Rhythms and Rhymes in Steel

Famed sculptor Fletcher Benton reveals the sounds, smells and secrets of his SF studio
Rhythms and Rhymes in Steel
Fletcher Benton's San Francisco studio interior.
(photo: courtesy Fletcher Benton Studio)

Unlike some artists, Fletcher Benton has always been business-like. At age 14, he says, he was already doing well as a sign painter.

Benton will show the world his secrets for success in 'Fletcher Benton: The Artist's Studio,' August 16 through December 6 at the de Saisset Museum in Santa Clara. A companion display, 'Fletcher Benton: In Motion,' focuses on his kinetic work from the 1960s and '70s. The exhibit includes three monumental sculptures.

The first exhibit recreates his San Francisco studio through photo murals, tools, his Constructivist sculptures—even the sounds, smells, and sparks of a working studio. "Most people really don't know how sculpture happens," Benton says.

"I want to get children turned on to what makes a piece of sculpture," Benton says of the studio exhibit, which was organized by Katy Eilerston for the Sonoma Valley Museum of Art.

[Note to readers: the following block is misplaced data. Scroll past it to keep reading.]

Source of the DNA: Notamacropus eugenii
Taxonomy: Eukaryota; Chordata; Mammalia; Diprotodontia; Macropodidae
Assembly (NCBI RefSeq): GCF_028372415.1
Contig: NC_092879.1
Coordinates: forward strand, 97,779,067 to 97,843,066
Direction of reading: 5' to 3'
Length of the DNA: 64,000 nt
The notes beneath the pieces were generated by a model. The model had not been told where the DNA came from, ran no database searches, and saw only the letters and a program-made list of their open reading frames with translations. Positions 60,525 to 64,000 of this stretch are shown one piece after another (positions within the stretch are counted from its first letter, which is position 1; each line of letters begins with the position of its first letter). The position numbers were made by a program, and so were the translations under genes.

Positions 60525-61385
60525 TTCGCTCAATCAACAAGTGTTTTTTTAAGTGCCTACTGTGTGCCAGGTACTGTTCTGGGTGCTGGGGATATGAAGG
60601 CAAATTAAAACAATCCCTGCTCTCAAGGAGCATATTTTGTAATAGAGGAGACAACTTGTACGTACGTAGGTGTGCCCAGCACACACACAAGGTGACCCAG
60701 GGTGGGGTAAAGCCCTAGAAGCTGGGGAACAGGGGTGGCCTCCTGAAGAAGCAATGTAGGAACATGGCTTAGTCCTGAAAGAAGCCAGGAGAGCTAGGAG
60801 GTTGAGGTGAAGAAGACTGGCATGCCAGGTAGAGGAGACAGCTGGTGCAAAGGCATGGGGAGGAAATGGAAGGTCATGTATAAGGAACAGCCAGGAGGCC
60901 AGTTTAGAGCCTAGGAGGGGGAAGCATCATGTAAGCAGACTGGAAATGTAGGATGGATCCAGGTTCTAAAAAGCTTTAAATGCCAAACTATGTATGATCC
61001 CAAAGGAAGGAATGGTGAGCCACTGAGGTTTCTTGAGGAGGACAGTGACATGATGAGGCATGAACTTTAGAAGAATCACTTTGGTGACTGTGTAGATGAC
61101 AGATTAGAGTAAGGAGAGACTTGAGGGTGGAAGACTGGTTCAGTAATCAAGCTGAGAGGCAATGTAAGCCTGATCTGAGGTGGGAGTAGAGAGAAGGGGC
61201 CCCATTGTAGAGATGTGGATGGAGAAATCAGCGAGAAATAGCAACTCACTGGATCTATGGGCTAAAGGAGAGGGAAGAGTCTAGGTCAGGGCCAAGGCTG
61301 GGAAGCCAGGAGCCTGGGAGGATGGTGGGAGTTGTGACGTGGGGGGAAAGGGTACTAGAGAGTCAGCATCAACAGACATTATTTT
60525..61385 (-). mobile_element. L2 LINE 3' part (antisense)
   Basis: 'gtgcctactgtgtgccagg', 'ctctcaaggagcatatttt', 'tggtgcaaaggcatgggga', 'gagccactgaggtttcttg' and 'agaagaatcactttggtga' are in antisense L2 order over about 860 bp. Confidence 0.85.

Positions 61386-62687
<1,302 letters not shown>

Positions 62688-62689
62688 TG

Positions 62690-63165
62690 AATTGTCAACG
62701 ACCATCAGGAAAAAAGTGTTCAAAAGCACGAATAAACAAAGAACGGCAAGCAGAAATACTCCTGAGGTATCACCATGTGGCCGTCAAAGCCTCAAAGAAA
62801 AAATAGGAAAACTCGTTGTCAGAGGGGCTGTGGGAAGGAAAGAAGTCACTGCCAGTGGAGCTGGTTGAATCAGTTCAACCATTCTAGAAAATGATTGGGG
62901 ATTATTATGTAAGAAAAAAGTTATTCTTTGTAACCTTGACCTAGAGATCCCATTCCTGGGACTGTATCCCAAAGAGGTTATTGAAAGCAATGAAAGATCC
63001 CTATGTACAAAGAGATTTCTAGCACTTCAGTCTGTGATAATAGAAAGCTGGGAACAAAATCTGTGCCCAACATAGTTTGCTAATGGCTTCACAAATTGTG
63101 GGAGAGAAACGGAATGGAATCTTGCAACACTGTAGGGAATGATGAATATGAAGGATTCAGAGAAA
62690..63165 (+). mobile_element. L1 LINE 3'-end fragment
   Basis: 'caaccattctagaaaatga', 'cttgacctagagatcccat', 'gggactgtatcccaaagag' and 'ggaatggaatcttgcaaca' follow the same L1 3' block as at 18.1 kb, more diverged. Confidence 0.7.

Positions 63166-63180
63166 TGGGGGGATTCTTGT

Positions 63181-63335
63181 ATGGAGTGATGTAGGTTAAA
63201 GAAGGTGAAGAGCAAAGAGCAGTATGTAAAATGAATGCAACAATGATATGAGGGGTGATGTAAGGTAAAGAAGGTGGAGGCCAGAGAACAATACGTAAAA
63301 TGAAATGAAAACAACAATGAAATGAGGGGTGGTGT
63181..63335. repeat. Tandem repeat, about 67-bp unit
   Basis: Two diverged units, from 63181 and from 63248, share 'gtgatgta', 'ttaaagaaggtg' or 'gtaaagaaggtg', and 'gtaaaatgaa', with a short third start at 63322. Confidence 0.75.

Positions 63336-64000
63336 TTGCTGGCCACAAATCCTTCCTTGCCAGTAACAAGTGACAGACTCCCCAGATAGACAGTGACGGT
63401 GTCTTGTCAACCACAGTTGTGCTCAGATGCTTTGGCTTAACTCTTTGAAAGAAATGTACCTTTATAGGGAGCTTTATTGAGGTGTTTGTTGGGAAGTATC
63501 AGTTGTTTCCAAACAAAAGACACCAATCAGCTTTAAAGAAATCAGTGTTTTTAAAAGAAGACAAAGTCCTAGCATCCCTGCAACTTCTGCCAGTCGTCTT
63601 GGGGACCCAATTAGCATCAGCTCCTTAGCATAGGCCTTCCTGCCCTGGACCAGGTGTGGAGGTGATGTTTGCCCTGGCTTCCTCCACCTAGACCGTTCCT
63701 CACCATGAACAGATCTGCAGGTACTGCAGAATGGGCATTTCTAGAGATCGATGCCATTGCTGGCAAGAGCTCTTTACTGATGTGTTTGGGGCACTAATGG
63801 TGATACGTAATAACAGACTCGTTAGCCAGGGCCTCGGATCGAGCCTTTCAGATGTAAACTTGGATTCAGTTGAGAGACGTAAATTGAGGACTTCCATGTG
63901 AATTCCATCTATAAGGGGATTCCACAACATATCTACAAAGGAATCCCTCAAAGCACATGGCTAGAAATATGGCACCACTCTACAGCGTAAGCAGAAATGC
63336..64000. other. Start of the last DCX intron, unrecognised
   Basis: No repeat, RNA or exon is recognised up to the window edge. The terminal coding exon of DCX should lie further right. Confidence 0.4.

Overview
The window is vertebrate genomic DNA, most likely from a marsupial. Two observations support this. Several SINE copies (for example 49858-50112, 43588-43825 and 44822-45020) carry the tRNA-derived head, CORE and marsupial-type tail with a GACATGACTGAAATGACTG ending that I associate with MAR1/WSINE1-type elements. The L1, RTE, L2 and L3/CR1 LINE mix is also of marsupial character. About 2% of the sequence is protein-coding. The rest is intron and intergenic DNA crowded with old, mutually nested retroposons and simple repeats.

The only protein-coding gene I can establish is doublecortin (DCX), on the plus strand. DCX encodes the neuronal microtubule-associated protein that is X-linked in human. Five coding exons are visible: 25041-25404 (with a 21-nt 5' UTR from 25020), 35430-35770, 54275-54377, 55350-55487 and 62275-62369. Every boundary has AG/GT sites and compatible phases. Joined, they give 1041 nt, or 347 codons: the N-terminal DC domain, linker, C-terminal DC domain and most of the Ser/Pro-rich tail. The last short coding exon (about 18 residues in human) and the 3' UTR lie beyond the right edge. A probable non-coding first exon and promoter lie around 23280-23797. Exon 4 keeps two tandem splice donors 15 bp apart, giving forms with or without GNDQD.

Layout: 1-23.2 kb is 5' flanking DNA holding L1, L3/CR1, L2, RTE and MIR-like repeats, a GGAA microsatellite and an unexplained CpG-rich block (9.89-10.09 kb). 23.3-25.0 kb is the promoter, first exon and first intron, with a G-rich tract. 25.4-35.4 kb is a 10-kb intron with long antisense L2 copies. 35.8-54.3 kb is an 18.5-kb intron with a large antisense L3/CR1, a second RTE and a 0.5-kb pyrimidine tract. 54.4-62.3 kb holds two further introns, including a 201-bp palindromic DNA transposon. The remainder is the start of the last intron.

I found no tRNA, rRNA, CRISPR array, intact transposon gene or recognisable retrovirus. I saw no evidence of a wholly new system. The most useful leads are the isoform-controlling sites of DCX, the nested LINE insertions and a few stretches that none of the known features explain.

Anyone who appreciates beautifully proportioned design, objects that are abstract but somehow seem alive, will appreciate Benton's quirky, often humorous sculptures. "There's a quality to his work that is very musical and rhythmic," Eilerston says.

The opening reception is 7 p.m. September 26, and Benton will answer questions at 7 p.m. October 24.

And don't just look at the sculpture. Look at the 'negative space' around it, Benton advises, citing a lesson he learned painting signs.

"There's nothing worse than seeing a sign where the letters are improperly spaced," he says, adding, " You can't mathematically figure it out. You have to do it visually. It's a sense of rightness."

For more about the Benton exhibits, click here.

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